How to make beautiful frozen soap bubble photos this winter

YouTube video

It’s hard to conjure up the motivation to go outside and take photos when it’s 10 degrees below zero (so I’m told!). However, there are plenty of interesting and beautiful subjects to explore that won’t take you far away from your warm living room.

In this video, Jens from Another Perspective shows us how easy it is to shoot gorgeous snowflakes inside soap bubbles. The best part is that you don’t need any expensive equipment (apart from a camera and lens).


  1. Dish soap
  2. Glycerin
  3. Water
  4. Bubble blower loop (like you get for kids)
  5. Snow or ice cubes added to the mix to cool it down
  6. Camera plus 1:1 macro lens
  7. Tripod
  8. Light source such as a flashlight, strobe or LED light.

Mixing ratio

The right mixture is crucial for creating captivating frozen soap bubbles. Start with a mixture of 100 mL of water, 10 mL of dish soap, and 10 mL of glycerin. If the bubbles aren’t freezing, consider adding snow or ice cubes to cool the mixture.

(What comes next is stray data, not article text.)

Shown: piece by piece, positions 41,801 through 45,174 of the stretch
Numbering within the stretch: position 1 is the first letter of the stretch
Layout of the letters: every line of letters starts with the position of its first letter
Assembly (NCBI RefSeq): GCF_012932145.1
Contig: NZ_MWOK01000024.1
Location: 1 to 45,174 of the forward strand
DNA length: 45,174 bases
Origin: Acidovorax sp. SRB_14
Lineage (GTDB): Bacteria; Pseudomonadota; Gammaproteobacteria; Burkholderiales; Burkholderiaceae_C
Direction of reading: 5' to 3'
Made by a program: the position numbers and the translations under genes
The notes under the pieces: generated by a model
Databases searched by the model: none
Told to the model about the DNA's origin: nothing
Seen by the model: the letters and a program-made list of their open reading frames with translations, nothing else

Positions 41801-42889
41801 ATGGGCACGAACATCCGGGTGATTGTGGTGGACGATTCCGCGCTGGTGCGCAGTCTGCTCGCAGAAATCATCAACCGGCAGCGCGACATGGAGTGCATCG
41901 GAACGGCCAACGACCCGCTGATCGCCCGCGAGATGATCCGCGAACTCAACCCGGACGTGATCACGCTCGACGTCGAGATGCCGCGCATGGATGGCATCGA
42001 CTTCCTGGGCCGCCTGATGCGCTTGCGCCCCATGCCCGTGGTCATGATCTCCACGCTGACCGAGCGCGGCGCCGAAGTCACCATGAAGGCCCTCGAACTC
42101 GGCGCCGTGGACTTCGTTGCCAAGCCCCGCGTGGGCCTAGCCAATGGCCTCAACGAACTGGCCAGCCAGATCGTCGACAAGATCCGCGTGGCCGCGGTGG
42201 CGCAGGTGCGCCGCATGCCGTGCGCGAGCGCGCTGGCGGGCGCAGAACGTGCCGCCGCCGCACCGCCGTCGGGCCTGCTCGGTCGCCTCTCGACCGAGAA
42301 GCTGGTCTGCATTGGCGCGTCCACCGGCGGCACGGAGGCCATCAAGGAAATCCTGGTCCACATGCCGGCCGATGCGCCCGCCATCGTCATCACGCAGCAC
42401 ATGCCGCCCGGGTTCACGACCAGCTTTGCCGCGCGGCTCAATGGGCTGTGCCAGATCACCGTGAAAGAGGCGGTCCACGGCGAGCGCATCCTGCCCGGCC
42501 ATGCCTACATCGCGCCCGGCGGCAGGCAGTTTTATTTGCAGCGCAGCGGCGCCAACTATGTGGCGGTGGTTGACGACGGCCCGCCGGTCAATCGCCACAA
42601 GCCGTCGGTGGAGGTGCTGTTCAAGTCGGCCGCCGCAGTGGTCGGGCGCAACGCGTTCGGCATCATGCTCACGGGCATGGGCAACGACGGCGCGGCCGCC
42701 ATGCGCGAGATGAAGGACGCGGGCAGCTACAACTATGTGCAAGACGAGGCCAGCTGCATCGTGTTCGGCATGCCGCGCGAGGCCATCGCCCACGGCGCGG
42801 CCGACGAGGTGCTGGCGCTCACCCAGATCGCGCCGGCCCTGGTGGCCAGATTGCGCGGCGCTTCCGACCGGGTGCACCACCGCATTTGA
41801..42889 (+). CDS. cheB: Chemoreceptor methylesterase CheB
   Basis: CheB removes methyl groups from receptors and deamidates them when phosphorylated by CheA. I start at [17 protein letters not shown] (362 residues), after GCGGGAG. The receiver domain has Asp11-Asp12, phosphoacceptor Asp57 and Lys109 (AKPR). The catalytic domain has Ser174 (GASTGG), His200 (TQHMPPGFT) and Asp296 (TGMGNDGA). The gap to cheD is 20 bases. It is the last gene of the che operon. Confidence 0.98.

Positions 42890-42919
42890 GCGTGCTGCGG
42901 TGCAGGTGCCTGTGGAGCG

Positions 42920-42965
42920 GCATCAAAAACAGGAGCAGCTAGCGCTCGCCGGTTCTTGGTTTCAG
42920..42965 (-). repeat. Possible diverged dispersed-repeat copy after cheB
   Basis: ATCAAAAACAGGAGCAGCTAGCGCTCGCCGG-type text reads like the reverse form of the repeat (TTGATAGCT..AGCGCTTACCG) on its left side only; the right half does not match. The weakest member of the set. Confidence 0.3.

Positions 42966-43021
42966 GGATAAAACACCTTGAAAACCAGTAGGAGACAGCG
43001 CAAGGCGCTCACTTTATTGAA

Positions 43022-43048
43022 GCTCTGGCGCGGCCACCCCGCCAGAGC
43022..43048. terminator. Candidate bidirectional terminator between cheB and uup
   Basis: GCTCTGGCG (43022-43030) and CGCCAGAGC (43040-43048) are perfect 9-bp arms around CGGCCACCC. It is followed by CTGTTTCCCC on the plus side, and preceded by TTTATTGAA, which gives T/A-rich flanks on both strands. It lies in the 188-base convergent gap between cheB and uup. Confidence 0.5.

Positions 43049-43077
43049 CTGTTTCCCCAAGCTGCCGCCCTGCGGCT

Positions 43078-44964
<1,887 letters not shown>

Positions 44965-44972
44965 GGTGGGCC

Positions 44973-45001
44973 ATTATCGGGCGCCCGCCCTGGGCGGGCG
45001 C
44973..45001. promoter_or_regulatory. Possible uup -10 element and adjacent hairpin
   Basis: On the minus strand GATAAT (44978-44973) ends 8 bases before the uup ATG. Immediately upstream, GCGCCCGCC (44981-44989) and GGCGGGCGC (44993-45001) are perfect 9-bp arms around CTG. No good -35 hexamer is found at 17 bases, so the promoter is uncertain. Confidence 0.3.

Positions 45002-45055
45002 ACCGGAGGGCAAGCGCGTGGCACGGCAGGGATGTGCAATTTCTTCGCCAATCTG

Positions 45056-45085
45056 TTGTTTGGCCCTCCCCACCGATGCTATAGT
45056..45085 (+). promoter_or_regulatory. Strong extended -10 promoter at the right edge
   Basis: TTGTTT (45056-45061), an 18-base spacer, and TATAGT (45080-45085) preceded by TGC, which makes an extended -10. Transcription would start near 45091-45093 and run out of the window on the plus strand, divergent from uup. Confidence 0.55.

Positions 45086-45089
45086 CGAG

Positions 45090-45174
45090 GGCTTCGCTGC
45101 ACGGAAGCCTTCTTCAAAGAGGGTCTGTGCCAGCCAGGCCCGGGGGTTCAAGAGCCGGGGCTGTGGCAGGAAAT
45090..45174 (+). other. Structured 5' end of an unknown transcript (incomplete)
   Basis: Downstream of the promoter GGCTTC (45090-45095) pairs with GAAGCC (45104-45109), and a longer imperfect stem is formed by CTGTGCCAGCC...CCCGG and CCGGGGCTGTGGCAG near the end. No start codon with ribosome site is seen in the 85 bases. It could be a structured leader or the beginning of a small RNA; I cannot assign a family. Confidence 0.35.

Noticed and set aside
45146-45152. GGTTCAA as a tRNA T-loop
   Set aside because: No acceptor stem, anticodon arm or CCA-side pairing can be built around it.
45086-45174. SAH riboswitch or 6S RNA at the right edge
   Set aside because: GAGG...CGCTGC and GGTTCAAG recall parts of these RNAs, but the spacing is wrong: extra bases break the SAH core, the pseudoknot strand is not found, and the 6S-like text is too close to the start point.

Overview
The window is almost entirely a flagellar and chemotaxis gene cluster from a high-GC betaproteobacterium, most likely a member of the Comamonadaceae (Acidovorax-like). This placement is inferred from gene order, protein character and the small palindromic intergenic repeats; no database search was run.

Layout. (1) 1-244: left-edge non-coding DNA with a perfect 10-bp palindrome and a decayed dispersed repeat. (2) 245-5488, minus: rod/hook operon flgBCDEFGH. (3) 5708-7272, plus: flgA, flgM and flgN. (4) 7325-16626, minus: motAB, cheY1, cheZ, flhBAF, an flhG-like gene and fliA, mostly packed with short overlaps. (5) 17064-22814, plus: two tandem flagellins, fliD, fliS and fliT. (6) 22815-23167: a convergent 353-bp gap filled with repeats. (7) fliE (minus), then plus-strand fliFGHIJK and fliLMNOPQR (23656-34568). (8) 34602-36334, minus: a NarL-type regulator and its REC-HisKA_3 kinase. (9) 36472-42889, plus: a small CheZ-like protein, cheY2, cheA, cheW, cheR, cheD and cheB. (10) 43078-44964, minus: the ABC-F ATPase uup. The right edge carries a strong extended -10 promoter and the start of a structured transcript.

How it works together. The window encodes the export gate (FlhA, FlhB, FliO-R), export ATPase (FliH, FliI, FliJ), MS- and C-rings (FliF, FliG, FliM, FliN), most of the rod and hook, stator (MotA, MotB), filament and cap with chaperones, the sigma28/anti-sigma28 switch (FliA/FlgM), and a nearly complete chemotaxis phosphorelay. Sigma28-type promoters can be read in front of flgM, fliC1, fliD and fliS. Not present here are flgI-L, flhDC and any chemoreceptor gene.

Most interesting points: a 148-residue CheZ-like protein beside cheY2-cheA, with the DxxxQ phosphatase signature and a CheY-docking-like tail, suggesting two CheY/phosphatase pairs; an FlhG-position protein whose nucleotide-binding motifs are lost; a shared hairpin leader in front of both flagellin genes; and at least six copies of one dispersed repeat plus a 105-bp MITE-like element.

The Freezing Process

When the temperatures drop below -8°C, it’s time to start. Make sure you wrap up warmly (I sound like everyone’s Grandmother right now!). As you blow soap bubbles, you’ll notice small crystals forming immediately as they freeze.

The magic happens in the thin layer of water sandwiched between two layers of soapy water—the middle layer freezes, turning into ice inside the soapy layers.


You can use any light source you want, from sunlight to a flash to a reflector. Experiment with different light sources to create different effects.

Taking the shot

Jens recommends using a bottle cap to place the bubbles on so that you can keep the position the same. Focus manually on the bubble. If you have a higher magnification lens, you can crop in even closer to isolate individual crystals within the bubble. These can create some beautiful abstract images.

Wind can be a problem and will interfere with the formation of the bubbles, so make sure you set up your camera in a sheltered spot.

If you live in a cold enough place, this could be a really fun thing to try. You could even get your kids involved with helping to make the bubbles, and you’ll have a nice stock of icey wintry images that you can use for holiday cards.

I’d try it myself, however, the lowest temperature forecast for December where I live is 19C! I’m going to have to find a walk-in freezer!

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